in order to be integrated students must learn the Dutch language and build knowledge of Dutch society. Integrating means being able to function in practical situations, as – for instance – a talk with your GP, with a teacher or with your employer. (Vondenland 2010: 2; our translation from Dutch)
New speakers’ perspectives on their new language learnt through new means for language learning
The class under study at the educational centre has 17 students preparing for the integration exam. All of them follow the Integration and Pedagogical Support stream. They are all women aged between 21 and 56 who have either a low or middle educational background, except for two of them who have followed higher secondary education. The first group to be interviewed included Muhlise from Turkey, Tamusa from Russia and Arzoo from Afghanistan. Muhlise has been in the Netherlands for the past 9 years, she married a Turkish man who already lived and worked in the Netherlands. Tamusa, instead, came to the Netherlands in 1999 because of her husband’s job. In Russia she was a librarian in a local primary school. Arzoo arrived as a refugee from Afghanistan in 2002 and her integration trajectory, following the regulations spelled out in the Netherlands for integrating newly arrived migrants had to be completed in November 2010. None of them were working, though the local municipality required them to carry out voluntary work because in such a way they could practice their Dutch. Muhlise’s experience with ICTs is limited to the classroom environment. At home, in fact, she had no PC; Arzoo and Tamusa did have a PC at home that they use for keeping in touch with their home countries but also for learning Dutch. Both Mulhise and Tamusa agree that ICTs make it difficult to learn Dutch because of the feedback that one gets:
With verbs, difficult with verbs, sometimes I don’t understand what to do with verbs, what do I do wrong. It’s a matter of understanding why I do something wrong. What goes wrong? Why does it go wrong? Give me grammar
Yeah, yeah sir, I don’t understand, you get wrong, wrong, wrong, good but then why wrong? It is not the first language I learn but here I don’t understand
While ‘The Virtual Neighborhood’ helps them in encountering new situations that reflect real life settings, they are also confronted with specific bits of the Dutch language, such as the jargon of insurance companies that was often mentioned in the focused group discussion.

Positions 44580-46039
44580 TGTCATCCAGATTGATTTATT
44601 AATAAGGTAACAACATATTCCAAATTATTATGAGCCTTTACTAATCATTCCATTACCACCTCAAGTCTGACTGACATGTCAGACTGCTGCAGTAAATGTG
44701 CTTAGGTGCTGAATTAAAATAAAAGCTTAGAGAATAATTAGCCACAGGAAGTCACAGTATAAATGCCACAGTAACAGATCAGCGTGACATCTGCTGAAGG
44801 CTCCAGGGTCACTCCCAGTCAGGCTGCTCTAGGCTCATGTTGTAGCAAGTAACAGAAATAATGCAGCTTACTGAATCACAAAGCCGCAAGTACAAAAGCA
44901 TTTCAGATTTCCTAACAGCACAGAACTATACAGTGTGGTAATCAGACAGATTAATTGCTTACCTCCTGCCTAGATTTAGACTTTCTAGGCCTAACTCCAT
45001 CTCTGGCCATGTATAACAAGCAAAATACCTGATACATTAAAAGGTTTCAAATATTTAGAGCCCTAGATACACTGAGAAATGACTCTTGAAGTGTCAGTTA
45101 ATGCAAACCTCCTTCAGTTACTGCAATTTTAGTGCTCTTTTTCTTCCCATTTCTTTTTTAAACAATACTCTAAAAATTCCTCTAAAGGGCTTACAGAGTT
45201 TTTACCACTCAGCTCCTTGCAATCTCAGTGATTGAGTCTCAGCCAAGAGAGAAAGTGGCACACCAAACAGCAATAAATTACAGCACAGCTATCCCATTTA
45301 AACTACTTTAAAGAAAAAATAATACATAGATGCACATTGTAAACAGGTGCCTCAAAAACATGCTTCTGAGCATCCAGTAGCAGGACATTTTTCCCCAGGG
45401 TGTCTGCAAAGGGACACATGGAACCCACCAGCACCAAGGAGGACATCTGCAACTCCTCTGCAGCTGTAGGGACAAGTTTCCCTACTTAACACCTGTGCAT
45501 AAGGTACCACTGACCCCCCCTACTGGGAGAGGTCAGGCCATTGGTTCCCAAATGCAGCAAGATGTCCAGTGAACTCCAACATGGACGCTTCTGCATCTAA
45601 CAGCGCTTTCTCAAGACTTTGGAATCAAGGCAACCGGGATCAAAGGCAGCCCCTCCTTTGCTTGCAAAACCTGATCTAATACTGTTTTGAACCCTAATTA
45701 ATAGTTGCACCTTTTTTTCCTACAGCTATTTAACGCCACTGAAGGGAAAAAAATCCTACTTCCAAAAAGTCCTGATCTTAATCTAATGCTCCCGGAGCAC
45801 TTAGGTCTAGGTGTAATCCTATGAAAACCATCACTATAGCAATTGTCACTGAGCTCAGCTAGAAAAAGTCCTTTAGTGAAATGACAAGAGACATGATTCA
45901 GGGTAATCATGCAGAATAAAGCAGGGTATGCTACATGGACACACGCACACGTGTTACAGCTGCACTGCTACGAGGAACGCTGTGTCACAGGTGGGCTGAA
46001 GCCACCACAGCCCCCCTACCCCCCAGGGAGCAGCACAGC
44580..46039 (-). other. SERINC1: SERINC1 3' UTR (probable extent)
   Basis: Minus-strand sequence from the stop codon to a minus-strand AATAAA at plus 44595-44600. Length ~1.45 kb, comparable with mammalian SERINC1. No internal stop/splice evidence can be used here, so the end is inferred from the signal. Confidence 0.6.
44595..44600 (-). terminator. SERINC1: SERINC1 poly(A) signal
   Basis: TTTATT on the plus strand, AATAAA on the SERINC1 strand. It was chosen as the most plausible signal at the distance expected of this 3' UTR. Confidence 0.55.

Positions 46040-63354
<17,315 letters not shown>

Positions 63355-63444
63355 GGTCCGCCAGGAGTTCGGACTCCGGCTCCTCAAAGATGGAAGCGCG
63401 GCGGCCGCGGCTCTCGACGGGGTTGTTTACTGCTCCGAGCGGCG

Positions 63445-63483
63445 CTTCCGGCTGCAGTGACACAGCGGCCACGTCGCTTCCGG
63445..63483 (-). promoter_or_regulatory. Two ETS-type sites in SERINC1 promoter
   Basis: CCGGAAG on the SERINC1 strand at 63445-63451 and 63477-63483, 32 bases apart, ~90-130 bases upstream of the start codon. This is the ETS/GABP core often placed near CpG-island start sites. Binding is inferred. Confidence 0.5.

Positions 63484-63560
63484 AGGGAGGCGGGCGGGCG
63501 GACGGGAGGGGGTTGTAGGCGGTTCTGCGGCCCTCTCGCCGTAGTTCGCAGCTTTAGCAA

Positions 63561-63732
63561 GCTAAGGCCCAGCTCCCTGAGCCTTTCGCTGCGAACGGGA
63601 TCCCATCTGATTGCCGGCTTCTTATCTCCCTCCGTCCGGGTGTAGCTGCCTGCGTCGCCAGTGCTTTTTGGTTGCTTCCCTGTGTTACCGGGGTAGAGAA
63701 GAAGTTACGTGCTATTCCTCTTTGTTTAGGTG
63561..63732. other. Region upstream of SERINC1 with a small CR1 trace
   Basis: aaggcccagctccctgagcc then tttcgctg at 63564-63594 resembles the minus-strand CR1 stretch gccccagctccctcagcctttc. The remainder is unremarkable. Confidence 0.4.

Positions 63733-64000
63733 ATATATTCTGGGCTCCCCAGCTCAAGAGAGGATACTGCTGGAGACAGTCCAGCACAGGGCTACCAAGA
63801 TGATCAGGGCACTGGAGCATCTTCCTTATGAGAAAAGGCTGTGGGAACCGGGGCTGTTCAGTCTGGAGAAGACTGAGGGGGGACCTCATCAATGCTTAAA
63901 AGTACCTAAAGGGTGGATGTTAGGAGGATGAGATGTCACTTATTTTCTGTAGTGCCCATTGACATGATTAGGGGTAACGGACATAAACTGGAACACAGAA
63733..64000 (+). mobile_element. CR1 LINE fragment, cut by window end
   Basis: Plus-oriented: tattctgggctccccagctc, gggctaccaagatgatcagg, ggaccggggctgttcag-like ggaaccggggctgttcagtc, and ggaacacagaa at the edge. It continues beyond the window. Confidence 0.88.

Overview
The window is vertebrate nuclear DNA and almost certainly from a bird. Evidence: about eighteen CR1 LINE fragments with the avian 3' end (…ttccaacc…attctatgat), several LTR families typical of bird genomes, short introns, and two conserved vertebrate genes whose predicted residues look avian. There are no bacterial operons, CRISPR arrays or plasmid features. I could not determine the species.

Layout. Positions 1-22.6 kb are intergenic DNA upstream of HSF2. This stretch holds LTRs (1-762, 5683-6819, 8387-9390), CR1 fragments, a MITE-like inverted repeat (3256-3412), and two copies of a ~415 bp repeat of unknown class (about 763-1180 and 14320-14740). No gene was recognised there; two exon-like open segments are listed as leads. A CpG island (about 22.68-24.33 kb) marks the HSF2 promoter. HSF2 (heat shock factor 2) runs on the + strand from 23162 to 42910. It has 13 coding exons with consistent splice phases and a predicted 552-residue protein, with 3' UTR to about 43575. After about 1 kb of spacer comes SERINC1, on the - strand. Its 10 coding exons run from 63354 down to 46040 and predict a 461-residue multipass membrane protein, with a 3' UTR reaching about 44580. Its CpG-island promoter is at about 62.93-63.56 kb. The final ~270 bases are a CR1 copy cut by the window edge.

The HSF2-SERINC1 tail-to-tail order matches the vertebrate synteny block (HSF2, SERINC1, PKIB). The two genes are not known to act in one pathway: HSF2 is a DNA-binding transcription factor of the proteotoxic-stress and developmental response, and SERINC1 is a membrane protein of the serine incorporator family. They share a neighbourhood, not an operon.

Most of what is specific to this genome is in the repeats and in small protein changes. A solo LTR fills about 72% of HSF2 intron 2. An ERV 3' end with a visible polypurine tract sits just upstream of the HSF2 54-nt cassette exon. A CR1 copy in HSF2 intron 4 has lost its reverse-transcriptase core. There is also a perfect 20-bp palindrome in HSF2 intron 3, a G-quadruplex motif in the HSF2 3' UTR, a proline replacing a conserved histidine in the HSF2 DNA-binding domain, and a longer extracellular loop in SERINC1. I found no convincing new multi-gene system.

When confronted with such vocabularies, these students could not find their way in the ICT program from which they get only straightforward mechanical feedback of right or wrong. The second focused group discussion involved Amar and Sera, both refugees from Iraq who came to the Netherlands 11 and 13 years ago respectively and Rana, who is originally from Afghanistan and who had come to the Netherlands 12 years ago. All of them are low educated. Sera reported to look forward to her exam and that she is currently engaged in voluntary work because she wants to be in touch ‘with the Dutch’. They all have a computer and a laptop at home, which they use regularly:
I use it for all sorts of things, also for Dutch
Yeah, yesterday, yesterday, you know, yesterday I used it for the exercises of the integration programme, but I love talking and with ‘The Virtual Neighborhood’ you cannot talk
And also the accent counts, we cannot practice accent and then when we talk, we are foreigners, it is a matter of accent, they understand a lot but sometimes when I talk they look at you, like I don’t understand.’
I search for a job, I am almost done with finding one and this helps me for a job for real life, I am almost done, it is important for me to know words, for my children, for my children at school
And how about the exercise that you have done yesterday and today, the exercise of going to the library?
It was easy, easy, every day you use these words outside
With the mouse I have not learned it here, I have learned it before, before I did not know anything, two three times and then it is ok
I knew it already, you don’t need school for using a mouse, though some people here did learn it here
On the one hand, Rana is not satisfied because of the lack of speaking skills involved in this ICT application. Other learners, although they see the benefits of being exposed to real life situations, also call upon a lack of any possibility to practice their accent, a component of their Dutch language skills that still makes them sound foreign. Last, the ICT application confronts the learners with genres and vocabulary that can be an obstacle. This lack of experience with a certain register, though, is more a development stage that learners may encounter with their Dutch language than a limitation of the ICT application. Native Dutch speakers too are not acquainted with every register of Dutch, as there is no native speaker who knows his/her language as a whole and who knows his/her language perfectly well. This lack of register proficiency becomes even more problematic when there is a lack of background vocabulary knowledge, as the learner does not understand the dialogue assigned to her. Another obstacle learners report in working with ‘The Virtual Neighborhood’ is that there are no wrong answers.